the injection of proteins, malaria and other germs, which in producing the curative fever often produced other unfavorable
Fever in a Limited Area
Radio-Thermic Apparatus in Full View Figure 1. This photograph shows the construction of
the high-frequency tube generator used in the fever machine. At the extreme left is the step-up transformer.
The inductance coil and vacuum tube are show at center, as well as the sliding frame in which the condenser
plates are let down when not in use.
If there was only a small part of the body which should have been raised to a higher temperature, it was necessary
to heat the entire body, although, naturally, a limited area can stand a much more severe temperature increase than
a general treatment.
Now radio has made it possible to heat up the desired limited areas to temperatures
far above those obtainable by chemical means, and under fully controllable conditions.
What is this wonder
instrument which can perform these effects, and how does it work? This so-called fever machine, in its essential
parts, consists of a transmitter similar to a radio transmitter for short waves. A high-frequency field is generated
by this transmitter, but the energy is not radiated into space by an aerial system, but concentrated between two
or more condenser plates. In this high-frequency field, without any galvanic contact, the body of the patient is
placed, the body acting as a dielectric between these plates.
Every electric current, direct current as
well as alternating, heats up the body it passes into. For the body to stand a satisfactory amount of current with
an analogous temperature increase, without undue changes in its physiological and chemical composition, a high-frequency
current has to be used. Only if frequencies of the order of millions of cycles per second are used do the excitation
of muscular contractions, known as faradization, and of chemical reactions due to polarization, known as galvanization,
Figure 1 shows a general picture of a so-called fever machine, or radio-thermic oscillator. The short-wave
transmitter is located in the lower part of the case. The high-frequency oscillations are obtained from a simple
short-wave transmitter which is fed by a push-pull circuit, delivering about 500 watts.
Two tubes of the
vacuum type are employed, each delivering about 250 watts. About 380 to 400 milliamperes in plate current is consumed.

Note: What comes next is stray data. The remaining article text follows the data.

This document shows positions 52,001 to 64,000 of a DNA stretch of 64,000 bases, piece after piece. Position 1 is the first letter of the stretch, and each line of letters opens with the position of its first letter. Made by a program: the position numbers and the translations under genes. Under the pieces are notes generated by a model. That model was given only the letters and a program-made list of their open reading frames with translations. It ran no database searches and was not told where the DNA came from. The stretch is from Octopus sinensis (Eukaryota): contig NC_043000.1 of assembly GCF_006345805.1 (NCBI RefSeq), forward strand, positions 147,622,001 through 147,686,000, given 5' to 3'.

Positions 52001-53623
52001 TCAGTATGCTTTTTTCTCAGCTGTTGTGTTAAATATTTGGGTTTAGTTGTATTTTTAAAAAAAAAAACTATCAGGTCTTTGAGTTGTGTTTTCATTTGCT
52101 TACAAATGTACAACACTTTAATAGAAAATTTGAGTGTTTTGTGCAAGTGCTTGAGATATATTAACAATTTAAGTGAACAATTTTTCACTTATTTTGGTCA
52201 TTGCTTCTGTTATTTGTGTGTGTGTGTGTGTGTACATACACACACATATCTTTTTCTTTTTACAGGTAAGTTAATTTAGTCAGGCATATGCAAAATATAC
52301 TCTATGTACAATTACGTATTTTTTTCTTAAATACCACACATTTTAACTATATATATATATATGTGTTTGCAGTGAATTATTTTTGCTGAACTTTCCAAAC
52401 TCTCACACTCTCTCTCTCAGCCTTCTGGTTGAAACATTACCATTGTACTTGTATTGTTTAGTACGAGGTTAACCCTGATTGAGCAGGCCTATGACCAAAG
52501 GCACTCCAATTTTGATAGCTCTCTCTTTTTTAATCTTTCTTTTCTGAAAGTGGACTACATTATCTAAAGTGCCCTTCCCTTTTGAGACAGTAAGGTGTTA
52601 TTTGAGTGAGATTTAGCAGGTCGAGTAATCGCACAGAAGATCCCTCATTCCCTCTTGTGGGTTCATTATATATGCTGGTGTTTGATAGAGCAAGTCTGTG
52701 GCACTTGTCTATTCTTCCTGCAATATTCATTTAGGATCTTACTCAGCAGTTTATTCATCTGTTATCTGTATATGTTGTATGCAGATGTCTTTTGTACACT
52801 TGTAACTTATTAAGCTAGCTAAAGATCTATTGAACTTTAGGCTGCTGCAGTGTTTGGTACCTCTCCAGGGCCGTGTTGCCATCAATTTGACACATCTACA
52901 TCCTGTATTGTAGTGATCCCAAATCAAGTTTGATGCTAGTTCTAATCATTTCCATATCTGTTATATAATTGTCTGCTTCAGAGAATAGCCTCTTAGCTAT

In the radio-thermic oscillator shown above two tubes, type 504-A or its equivalent type UV-204-A, are used.
The transmitter works on 110 to 115 volts, alternating current, of 50 to 60 cycles, and requires about 15 amperes
input from the current supply.
The plate voltage is produced by a transformer shown at the left side of
the picture in Figure 1. The high-tension current is rectified by two full-wave mercury-vapor rectifiers, and the
voltage variations are smoothed out by filters.
The inductance of the high-frequency circuit consists of
about nine windings, with coils of about 10 inches diameter. The capacity in the transmitter circuit are the two
plates located at the top of the cabinet, and the patient is placed between them as a dielectric.
The Circuit Essentials
The Oscillator Circuit Essentials Figure 2. The schematic diagram for the push-pull generator
used in perusing the high-frequency currents in the machine developed by Amy, Aceves and King
This apparatus is about 6 feet long. 36 inches wide and 30 inches high. The condenser plates slide down into slots
without removal. The instruments for controlling the current intensity and the wavelength at the right side of the
picture) are placed in such a way that they are easily accessible.
This machine delivers about 10 megacycles,
corresponding to a wavelength of about 30 meters. Figure 2 gives a diagram of this machine. The diagram, together
with the data mentioned before, is self-explanatory. V1 and V2